(This is just a sin function, broken at 4.5, and for the right hand side, displaced by 3). The recipe that we are going to follow takes only a couple of lines. But, let us see the code!

reset

A=4.5

B=3.0

C=0

D=10

E=1

eps=0.05*E

eps2=0.005*(D-C)

unset key

f(x) = (x<A?1:1/0)

g(x) = (x>A?1:1/0)

h(x) = (x<A?x:x+B)

set xtics 0, 2, A

set xtics add (gprintf("%.0f", 6+B) 6)

set xtics add (gprintf("%.0f", 8+B) 8)

set xtics add (gprintf("%.0f", 10+B) 10)

set xlabel 'Time [s]'

set ylabel 'Position [m]'

set yrange [-E:E]

set arrow 1 from A-eps2, -E to A+eps2, -E nohead lc rgb "#ffffff" front

set arrow 2 from A-eps2, E to A+eps2, E nohead lc rgb "#ffffff" front

set arrow 3 from A-eps-eps2, -E-eps to A+eps-eps2, -E+eps nohead front

set arrow 4 from A-eps+eps2, -E-eps to A+eps+eps2, -E+eps nohead front

set arrow 5 from A-eps-eps2, E-eps to A+eps-eps2, E+eps nohead front

set arrow 6 from A-eps+eps2, E-eps to A+eps+eps2, E+eps nohead front

plot [C:D] f(x)*sin(x) w l lt 1, g(x)*sin(h(x)) w l lt 1

The first several lines are just definitions: 'A' is the position at which we want to break the line, 'B' is the value by which the right hand side of the graph will be shifted, 'C', 'D' and 'E' are just definitions for the x and y ranges, while 'eps' and 'eps2' will be needed for the drawing of the slanted tics representing the discontinuity in the axes.

The first really important definition is that of f(x), g(x) and h(x), which are helper functions (green lines). In all three cases, we use the ternary operator that I discussed in my previous post. Basically, f(x) returns 1, if x is smaller than 'A', g(x) does just the opposite, while h(x) produces a shift of its argument, if x is larger than 'A'.

Then we set the labels on the x axis (blue line in the code). But watch out: we do it only up to 'A', because the axis is going to be broken at 'A'. In order to make up for the missing tic marks, we add them in the next three lines (red). We can save some work, and can eliminate the possibility of messing something up, if we ask gnuplot to compute the values for us; this is done by the string conversion function gprintf, and adding the converted string.

set xtics add (gprintf("%.0f", 10+B) 10)

The last bit is drawing the break points on the axis. In order to do so, we draw 6 arrows with no heads. Note that the first two arrows are white, and they serve as a beauty plaster: we put them on top of the axes, to give the impression that the axes are broken. Also note that since arrows are drawn earlier than axes and borders, we have got to explicitly instruct gnuplot to bring the arrows to the front of the figure. The last four line segments are slightly slanted, to give a more appealing look to the graph. Once we are done with the set up of the figure, we can plot the function. The only thing we have to keep in mind is that the right hand side should be shifted by 'B', which is done by calling h(x) in the argument of sin(x).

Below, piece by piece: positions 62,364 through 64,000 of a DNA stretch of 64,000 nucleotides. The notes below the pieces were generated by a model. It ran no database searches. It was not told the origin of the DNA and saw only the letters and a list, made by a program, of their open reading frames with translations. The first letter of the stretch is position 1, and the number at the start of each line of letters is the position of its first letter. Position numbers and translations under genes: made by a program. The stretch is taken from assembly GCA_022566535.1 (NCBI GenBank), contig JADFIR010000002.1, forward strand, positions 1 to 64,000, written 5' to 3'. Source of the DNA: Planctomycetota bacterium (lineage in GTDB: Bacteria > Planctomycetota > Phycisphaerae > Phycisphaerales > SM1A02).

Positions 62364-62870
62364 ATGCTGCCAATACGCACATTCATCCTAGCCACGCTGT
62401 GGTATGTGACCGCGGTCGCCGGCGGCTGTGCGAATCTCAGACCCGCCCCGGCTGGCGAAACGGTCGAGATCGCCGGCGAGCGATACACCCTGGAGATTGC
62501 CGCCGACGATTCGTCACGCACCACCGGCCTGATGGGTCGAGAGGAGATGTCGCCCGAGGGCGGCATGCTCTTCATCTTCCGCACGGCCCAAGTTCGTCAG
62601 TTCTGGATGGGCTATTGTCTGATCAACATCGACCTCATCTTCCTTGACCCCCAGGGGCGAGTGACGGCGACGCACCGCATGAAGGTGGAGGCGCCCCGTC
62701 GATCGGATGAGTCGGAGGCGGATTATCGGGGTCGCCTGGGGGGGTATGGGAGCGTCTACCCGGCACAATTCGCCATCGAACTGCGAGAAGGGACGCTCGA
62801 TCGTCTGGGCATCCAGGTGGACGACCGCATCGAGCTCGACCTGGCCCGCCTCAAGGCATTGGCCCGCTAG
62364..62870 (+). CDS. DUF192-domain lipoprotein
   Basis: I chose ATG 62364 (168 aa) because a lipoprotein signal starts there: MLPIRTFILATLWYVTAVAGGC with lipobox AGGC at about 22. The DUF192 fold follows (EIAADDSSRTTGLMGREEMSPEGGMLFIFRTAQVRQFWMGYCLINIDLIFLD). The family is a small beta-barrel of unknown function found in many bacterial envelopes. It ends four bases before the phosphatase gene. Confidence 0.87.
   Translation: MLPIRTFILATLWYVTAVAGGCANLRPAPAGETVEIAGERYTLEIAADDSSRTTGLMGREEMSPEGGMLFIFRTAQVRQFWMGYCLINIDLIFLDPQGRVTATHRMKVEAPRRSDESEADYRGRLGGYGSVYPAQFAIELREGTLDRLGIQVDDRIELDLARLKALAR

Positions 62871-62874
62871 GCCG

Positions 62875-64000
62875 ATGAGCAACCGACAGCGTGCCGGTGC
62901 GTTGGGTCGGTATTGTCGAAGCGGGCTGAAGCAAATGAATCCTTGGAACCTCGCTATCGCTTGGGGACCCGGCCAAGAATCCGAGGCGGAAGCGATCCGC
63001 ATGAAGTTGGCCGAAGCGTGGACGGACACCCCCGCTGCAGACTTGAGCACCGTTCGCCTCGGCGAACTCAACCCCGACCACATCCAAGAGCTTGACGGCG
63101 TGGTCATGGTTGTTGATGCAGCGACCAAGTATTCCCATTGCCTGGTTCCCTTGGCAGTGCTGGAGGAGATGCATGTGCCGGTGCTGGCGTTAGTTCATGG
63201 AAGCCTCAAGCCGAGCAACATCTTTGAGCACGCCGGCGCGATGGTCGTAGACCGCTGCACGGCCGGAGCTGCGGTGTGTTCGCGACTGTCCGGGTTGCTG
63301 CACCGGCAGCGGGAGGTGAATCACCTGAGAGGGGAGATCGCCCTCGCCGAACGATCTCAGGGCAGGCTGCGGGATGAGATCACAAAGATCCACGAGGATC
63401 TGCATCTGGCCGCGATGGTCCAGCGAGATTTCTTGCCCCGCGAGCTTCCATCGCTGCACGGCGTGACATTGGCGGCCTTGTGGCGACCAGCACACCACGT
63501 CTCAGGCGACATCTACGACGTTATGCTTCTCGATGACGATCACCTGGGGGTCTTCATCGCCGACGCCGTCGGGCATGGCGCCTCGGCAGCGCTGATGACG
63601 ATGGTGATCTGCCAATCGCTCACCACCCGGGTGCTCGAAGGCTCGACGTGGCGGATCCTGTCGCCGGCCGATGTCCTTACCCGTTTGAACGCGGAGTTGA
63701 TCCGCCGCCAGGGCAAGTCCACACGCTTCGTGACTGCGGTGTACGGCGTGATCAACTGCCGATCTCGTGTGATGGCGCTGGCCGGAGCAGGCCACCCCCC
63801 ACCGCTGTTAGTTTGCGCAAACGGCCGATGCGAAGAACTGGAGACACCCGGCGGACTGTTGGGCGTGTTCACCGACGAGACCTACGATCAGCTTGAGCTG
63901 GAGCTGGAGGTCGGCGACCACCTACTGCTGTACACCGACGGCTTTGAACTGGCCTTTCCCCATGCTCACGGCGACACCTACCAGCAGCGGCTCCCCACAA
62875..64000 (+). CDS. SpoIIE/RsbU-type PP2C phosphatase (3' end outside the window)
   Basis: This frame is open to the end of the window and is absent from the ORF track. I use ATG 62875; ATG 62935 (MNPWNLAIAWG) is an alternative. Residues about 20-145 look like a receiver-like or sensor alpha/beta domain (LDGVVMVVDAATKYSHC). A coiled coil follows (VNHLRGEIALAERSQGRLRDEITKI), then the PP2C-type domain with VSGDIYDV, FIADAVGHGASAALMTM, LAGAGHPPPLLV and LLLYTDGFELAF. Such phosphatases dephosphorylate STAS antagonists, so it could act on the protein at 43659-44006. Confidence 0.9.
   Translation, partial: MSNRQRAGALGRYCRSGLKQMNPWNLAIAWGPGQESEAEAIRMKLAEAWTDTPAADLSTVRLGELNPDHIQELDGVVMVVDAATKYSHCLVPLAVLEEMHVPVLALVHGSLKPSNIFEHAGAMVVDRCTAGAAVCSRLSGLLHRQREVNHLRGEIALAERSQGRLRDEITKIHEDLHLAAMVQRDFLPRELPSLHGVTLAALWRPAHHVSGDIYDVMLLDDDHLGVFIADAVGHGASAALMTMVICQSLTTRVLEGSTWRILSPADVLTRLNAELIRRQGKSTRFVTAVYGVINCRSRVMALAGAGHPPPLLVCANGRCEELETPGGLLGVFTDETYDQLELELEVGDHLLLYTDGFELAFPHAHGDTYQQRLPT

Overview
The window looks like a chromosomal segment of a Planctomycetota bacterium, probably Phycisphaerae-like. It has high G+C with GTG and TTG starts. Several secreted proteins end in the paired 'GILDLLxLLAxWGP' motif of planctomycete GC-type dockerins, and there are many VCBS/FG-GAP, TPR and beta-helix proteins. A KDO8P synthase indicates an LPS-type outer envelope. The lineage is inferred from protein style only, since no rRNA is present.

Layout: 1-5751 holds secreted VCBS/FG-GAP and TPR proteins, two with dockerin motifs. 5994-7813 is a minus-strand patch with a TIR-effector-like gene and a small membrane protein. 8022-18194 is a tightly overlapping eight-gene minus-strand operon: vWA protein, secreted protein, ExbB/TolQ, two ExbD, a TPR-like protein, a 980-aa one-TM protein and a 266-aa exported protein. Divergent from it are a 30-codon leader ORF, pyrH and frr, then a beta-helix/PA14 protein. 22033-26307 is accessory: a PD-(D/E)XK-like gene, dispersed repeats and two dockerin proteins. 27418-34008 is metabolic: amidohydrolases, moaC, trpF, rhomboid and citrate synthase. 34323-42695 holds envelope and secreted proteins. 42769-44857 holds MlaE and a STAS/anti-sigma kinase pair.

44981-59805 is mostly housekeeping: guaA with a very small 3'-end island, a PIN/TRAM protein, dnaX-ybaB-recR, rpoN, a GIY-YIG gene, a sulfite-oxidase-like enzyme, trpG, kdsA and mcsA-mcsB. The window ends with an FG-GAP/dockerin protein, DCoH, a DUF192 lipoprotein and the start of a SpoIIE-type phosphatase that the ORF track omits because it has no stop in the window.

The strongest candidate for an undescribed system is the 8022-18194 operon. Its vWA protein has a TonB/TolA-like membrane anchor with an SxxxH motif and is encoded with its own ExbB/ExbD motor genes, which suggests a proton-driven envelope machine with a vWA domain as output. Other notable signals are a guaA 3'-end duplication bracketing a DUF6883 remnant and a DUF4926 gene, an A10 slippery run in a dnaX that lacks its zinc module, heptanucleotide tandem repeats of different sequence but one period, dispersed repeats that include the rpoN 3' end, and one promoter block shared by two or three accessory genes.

The procedure for the y axis is very similar, so I just dodge the discussion of that. I should point out that you can easily change the angle of the last 4 arrows by multiplying the shift of the y coordinates of the end points by something, and it is just as easy to move them farther from each other, if you replace the definition of 'eps2'. Modifying 'eps' will change their length, but not their angle.

Till next time!

This is awesome. I can't seem to get my titles to show up, though.

ReplyDeleteplot data using 1:2 with lines title 'Set 1'

Produces the lines but not the typical legend in the upper right. Do you have a suggestion for this?

Figured it out. Removing "unset key" did it. I'm a novice and didn't realize what that line did... now it makes complete sense that this would have... duh... removed the key!

ReplyDeleteIs it possible to do curve fitting in Gnuplot with constraint on the fitting parameters??

ReplyDeleteThanks

Not directly. The fitting parameter should be set as a function that is itself constrained. For example: if you need to constrain the parameter between 0 and 1 you could use a parameter within (sin())^2. This may be a bit of a problem in large data sets (many iterations) and many times results in divergence requiring time consuming fine tuning.

DeleteYes. I discuss this problem in

ReplyDeletehttp://gnuplot-tricks.blogspot.com/2009/12/restricting-fit-parameters.html

I hope this help,

Zoltán